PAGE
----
So in our case, we're gonna say, I wanna do a get request to, let's just say /notes, so that would give me all my notes. And then from there, I'm just gonna run a function. This function is literally everything we've been doing all day today. This is where you're gonna do your database stuff.

The only difference is, after you do your database stuff, you have to respond to the request, that's it. So inside of here, this is where you would use your Mongo stuff. So how you get in here is totally up to you. Most of the time, you'll have your models in another file.

We're gonna do it in one file now, but we'll have them in another file, which is like we do in all of our exercises. And it will just require them, right, then you'll start using them in here. Some people put their controllers, this functions are called controllers, inside of their own file that use models.

So there's many different patterns, but for this example, just put everything in one file. So I'm just gonna make a new model right now, I'm gonna call it a note. So I'm gonna say, I'm gonna make a noteSchema = new mongooseSchema.
>> Scott Moss: And a note just has a title, that's a String, and it's required.

>> Scott Moss: And it's unique.
>> Scott Moss: And then it has a body.
>> Scott Moss: Super simple note, this type is a String.
>> Scott Moss: And we can put some validation like minlength, minlength of 10.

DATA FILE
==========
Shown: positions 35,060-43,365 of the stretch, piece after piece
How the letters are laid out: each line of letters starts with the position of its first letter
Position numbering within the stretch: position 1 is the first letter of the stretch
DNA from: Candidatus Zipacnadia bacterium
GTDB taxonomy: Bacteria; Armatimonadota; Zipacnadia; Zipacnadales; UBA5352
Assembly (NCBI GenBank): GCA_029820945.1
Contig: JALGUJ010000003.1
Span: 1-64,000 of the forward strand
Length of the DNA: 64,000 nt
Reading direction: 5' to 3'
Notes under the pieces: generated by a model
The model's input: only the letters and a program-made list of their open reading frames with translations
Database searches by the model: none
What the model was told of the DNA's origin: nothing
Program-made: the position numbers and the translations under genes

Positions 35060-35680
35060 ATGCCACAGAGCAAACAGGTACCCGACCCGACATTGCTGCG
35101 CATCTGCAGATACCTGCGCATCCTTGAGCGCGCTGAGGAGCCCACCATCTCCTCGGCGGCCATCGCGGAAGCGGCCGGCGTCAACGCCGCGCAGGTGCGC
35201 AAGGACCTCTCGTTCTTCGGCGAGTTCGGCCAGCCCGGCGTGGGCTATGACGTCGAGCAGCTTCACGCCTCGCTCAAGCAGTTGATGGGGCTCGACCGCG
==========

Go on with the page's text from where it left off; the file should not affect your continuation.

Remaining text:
>> Scott Moss: So that's our noteSchema, now you can make a Note model. So I'll just call this Note = mongoose.model('notes', noteSchema).

Cool, so now we have our schema, we have our model, we can start using this in our API. So I wanna be able to get all the notes, so first thing I'll do is, I'll query the database for all the notes. So I'll make this async and I'll just say, notes equals await Note.find,

>> Scott Moss: All of them, cool, so I got all the notes. And then the rest is just framework specific stuff. So for express, I set the status code to 200, and then I send back some JSON as notes, and then there we go. That's it, that's how you would create an API server that grabs all the notes from a database using something like express.

Pretty simple, I mean, this controller's literally two lines of code. Yeah, in the real application, you would have way more logic, like checking permissions. And you probably wouldn't check the whole collection of notes and send them back, it'd be based off some user ID or something like that.

But you can see, it's pretty simple.